• Rachel

How to avoid the avalanche of "stuff" that comes with starting a family.




When I was pregnant with my son- long before I was thinking about waste free birthday parties, I was quite determined not to have lots of unnecessary paraphernalia. I made it as known as possible that I didn’t want a bunch of plastic and colourful stuff that would clutter my house and vision. It was not to be ungrateful or snobbish, but in my opinion- ...becoming a parent for the first time is life altering enough without surrendering your home completely or taking on endless items you don’t want just to appease someone else’s over excitement. It sounds harsh, but I encourage new parents to ensure this journey is primarily about your immediate famiy unit and what you feel is best. Family and friends who truly want to help, will respect this.

Babies require nurture, nourishment and a safe environment. Anything beyond that is either a fantastic bonus or just plain unnecessary. There’s nothing wrong with having things for your newborn journey that will make things easier.. I was on day 3 with my son when I sent my mum out to buy a $50 baby shusher before I chapped my desperate lips trying to soothe him with my manual shushing and I bloody loved the electric breast pump I borrowed so I could escape the house sans child or drink half a bottle of wine occasionally. I enjoyed dressing him in the odd over priced, somewhat impractical outfit.. great for the Instagram updates and morning tea dates. We’re modern parents, and with that comes handy gadgets and Jamie Kay. We should feel grateful for the perks, not guilty. However there is something to be said for simplicity (where possible) amoungst the chaos of newborn life.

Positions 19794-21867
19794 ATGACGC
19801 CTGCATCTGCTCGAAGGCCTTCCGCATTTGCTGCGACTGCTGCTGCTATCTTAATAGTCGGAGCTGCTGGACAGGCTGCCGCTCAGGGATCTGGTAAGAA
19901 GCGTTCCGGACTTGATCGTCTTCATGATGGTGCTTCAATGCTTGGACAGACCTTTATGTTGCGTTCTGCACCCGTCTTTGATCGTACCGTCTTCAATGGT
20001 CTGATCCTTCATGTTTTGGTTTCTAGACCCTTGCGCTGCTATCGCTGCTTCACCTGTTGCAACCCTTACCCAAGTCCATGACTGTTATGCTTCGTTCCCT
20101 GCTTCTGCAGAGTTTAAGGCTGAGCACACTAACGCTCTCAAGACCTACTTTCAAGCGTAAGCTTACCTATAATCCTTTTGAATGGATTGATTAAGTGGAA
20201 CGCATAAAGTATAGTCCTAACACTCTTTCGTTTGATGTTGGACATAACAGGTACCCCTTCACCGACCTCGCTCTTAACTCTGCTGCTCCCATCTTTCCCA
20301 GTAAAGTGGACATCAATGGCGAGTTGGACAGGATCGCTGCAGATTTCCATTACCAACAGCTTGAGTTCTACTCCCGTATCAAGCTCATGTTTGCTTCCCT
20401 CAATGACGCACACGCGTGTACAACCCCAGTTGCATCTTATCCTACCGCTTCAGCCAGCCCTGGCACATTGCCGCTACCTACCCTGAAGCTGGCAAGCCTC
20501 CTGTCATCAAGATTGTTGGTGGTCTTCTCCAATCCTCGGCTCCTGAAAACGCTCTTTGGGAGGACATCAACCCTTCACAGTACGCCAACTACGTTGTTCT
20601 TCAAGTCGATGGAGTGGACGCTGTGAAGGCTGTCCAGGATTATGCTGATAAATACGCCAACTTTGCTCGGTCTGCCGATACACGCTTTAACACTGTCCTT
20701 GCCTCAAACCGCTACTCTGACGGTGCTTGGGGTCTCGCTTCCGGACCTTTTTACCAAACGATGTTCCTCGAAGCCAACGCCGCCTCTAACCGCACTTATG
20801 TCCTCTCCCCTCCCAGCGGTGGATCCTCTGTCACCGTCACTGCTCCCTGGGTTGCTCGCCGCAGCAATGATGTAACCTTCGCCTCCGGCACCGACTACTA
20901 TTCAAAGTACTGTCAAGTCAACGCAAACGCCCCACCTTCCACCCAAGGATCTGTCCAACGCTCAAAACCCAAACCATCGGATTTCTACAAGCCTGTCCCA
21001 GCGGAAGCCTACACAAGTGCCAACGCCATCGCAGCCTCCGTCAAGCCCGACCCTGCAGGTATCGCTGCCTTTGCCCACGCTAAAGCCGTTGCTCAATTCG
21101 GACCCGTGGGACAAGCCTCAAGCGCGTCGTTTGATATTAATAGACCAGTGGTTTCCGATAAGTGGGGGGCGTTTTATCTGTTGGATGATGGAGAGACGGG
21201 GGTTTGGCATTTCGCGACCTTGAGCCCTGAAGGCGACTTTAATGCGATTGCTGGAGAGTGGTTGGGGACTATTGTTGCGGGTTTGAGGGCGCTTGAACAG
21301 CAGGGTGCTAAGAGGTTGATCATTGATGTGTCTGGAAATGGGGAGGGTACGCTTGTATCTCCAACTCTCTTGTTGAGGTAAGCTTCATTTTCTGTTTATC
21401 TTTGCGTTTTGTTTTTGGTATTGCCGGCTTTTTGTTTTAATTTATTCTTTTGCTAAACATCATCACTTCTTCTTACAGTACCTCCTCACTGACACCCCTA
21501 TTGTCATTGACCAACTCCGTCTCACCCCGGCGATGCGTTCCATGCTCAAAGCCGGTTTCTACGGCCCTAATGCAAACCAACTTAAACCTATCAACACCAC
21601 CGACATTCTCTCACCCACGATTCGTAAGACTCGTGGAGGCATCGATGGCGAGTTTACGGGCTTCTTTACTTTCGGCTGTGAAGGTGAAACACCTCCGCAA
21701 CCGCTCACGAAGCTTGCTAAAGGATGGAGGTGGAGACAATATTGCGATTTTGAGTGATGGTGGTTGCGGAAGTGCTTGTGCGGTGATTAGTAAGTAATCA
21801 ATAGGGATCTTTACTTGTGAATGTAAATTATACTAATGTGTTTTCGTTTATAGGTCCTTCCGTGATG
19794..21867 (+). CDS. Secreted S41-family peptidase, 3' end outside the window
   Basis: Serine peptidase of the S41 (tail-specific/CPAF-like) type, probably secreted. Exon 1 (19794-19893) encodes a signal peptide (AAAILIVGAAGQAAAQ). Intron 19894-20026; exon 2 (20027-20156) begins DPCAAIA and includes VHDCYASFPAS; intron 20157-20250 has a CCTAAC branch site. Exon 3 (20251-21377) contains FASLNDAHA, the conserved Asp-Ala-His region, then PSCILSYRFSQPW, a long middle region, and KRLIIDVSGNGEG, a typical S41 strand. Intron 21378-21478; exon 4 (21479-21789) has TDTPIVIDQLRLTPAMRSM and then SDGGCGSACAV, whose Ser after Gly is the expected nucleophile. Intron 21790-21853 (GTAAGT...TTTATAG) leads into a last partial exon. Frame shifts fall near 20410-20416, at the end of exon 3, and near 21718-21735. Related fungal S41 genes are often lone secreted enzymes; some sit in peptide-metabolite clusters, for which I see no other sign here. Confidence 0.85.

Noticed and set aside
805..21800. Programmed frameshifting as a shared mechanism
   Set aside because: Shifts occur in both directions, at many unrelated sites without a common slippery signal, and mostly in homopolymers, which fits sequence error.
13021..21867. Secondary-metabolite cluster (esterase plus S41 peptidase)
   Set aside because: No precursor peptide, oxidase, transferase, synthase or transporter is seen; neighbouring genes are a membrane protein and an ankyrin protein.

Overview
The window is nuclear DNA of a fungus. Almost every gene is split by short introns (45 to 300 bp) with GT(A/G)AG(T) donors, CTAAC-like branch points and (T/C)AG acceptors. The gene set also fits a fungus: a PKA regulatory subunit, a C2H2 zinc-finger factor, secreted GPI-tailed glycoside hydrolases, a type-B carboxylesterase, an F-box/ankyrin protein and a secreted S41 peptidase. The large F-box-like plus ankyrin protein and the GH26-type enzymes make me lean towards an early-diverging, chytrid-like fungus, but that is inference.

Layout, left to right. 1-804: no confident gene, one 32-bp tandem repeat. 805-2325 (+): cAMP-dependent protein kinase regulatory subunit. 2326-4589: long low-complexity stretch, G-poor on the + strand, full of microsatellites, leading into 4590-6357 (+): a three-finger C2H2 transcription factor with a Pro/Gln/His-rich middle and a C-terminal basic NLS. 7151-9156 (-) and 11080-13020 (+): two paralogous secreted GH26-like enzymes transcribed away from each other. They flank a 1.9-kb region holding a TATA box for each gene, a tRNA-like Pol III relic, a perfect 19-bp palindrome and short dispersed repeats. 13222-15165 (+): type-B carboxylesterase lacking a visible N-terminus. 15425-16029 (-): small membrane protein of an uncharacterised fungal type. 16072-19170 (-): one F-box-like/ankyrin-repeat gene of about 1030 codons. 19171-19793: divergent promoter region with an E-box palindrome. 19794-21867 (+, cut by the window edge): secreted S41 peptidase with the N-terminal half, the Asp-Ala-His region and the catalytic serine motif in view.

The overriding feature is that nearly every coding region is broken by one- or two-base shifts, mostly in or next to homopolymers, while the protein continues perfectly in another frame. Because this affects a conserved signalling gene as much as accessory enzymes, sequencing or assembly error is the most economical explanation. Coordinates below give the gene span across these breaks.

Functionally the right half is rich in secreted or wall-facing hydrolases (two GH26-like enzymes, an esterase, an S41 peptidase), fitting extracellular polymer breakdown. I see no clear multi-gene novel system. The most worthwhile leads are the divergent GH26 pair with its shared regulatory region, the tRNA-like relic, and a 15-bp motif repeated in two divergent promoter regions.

So how do we avoid it getting out of control?

- Prioritise what’s important to you as parents and invest the money in that.

-Be diplomatic but firm with family and friends about purchasing things for your child -

-Don’t be afraid to have a registry of sorts if you’re having a baby shower. You don't need 8000 onesies.

-Borrow and hire things you’ll only need a short time such as capsules, bouncers and bassinettes.

-Ask like minded friends who have young children what items they found both useful and pointless and use as a reference. Everyones list will be different, but it's a good starting point. Ask about the brands they have had sucess with to avoid having to replace items because of poor quality or design. Try to take a sustainable approach from the beggining, some things are worth spending the money on or hiring a better quality one if you can't afford it rather than purchasing a cheap item that wont function as you need or last very long.

-If you're unsure, remember that the shops will still be open after the baby arrives so you can send someone out to the shops or do an online order for anything you decide you need. As long as you have a bed, clothes, nappies and hopefully operating boobs, you should be good for a few days